Pakistani Musicians Making Their Mark

Arooj Aftab Photo: Natasha Jahangir

Significant parts of Pakistan’s governance and security structure may be crumbling before our very eyes, but the country’s musical arts are anything but dead. Those lucky enough to have been exposed to the creative energy of Pakistani musicians know of the contributions from Nusrat Fateh Ali Khan, Farida Khanum, and others. Now, even those outside of South Asia and the world music scene are being exposed to the sounds of the region. Often combined with western influences, and deriving from Sufi traditions, musicians and music from Pakistan are growing in popularity inside and outside South Asia.

Lahore-born, Boston New York-based Arooj Aftab is making waves in the underground music scene with her Sufi-inspired vocals and is seen by many as one of the next big world fusion musicians. Currently touring small venues and cultural festivals raising awareness about social issues in the U.S. and Pakistan, Aftab is building a base of loyal fans. She attracts listeners through her band’s instrumental diversity and their experimental approach to each song. Aftab’s unassuming, surprisingly powerful voice sets her apart from what traditionally has been Pakistani Sufi singers with a more apparent booming sound. Although Aftab’s music doesn’t specifically emphasize the Islamic influence on her music, much of the Urdu poetry that she uses has Sufi roots, and speaks of the love for God and the world’s beauty.

Other recent contributions from Pakistani-born musicians have made their way to the western charts, offering listeners a very different sound from Aftab’s. Sachal Studios Orchestra has recently released a jazz album that has grabbed international attention. Although the Sachal Studios Orchestra and some of Aftab’s songs both utilize the tabla (a Hindustani percussion instrument developed by the 13th century Indian Sufi poet, Amir Khusrau), the tempo and mood of the orchestra offer a bigger sound and may be characterized as more traditional world fusion.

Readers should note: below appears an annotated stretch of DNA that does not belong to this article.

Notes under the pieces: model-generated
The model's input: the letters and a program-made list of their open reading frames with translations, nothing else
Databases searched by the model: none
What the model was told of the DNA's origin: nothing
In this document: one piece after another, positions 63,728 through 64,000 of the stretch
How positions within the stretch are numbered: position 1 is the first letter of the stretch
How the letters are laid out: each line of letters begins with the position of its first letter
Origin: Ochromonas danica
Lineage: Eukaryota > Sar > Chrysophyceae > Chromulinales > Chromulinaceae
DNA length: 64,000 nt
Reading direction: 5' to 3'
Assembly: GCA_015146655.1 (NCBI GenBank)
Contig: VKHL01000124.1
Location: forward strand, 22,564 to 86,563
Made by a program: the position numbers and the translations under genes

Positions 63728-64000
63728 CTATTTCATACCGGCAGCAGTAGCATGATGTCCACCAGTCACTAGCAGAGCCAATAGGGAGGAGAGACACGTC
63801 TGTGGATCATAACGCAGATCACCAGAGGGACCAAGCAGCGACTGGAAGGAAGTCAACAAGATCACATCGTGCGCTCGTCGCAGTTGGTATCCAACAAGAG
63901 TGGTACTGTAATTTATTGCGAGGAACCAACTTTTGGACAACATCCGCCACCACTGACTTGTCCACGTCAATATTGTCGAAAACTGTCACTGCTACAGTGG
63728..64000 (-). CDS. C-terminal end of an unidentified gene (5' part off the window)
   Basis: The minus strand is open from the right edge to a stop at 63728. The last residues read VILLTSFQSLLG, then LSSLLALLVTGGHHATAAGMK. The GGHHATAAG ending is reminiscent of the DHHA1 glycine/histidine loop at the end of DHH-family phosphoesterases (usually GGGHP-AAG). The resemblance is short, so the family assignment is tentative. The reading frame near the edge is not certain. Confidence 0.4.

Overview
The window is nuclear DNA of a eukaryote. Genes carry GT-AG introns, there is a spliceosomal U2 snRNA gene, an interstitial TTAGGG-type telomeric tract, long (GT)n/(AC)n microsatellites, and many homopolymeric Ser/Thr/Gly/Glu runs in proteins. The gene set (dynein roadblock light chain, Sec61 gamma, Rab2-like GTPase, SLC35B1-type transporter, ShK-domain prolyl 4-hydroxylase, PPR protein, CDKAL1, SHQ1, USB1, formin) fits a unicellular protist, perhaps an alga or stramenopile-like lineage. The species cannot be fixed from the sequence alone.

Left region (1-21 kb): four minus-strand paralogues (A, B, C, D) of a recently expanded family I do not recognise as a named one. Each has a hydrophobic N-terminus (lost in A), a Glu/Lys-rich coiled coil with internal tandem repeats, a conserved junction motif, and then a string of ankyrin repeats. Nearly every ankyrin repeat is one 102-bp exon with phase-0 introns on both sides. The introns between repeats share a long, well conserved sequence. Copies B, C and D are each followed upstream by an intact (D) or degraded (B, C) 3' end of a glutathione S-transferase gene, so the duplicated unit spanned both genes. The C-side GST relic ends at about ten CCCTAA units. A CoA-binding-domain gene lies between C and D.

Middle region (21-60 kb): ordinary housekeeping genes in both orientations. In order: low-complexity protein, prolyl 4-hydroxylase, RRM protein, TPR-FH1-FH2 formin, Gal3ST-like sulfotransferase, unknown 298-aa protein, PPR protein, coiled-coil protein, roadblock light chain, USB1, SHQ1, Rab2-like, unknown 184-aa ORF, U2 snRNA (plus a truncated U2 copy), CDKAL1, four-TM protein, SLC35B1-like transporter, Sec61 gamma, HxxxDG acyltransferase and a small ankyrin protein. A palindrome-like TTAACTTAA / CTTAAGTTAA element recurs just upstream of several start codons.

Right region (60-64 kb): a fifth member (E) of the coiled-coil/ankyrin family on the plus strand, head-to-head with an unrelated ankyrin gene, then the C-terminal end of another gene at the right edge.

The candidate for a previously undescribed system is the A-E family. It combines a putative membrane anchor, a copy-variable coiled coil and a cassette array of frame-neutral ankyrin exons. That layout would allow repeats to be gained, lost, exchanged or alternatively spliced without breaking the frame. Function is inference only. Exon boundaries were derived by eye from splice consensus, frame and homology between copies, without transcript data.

Sparked by the personal musical interest of the wealthy London-based Pakistani philanthropist Izzat Majeed, the Sachal Studios Orchestra formed after Sachal Studios opened its doors in Lahore a few years back. The all-Pakistani orchestra, made up of professional musicians and other local Lahoris who renounced their street vendor jobs to revisit their love for classical South Asian musical instruments, recorded in the Sachal Studios before the music was mixed in an Abbey Road studio in London.

The 61-year-old Majeed was initially drawn to the arts as a child, growing up around his filmmaker father who produced music for Lollywood films. His love for American jazz and his memories of Dave Brubeck, Duke Ellington, and other music legends performing in Pakistan in the 1950s inspired his creation of Sachal Studios and his interest in producing an album that fuses jazz with the classical sounds of the subcontinent. Like many South Asian art forms, Lahore’s classical music traditions are passed down informally through the generations, with few institutions formally preserving instruments and knowledge. Music will continue to live on the streets and in the homes of musical families, but Sachal Studios now serves as a backstop for these great traditions. Majeed has even collected both western and South Asian instruments from around the area to ensure that a healthy supply remain readily available.

Pakistan may no longer be a destination for some of the world’s top musical artists, but it continues to generate and export talent that moves well beyond the region. Aftab, Majeed, and the Sachal Studios Orchestra are just a few of the South Asian Muslim musicians and promoters who’s artistic contributions are reaching listeners around the world. You no longer have to go to the old havelis of Lahore to be inspired.

Have you listened to Arooj Aftab or the Sachal Studios Orchestra? What is the significance of the fusion between western and South Asian classical music? Knowing that Aftab’s style is significantly influenced by Muslim Sufi poetry, will a western audience perceive her music any differently? Please share your comments below.

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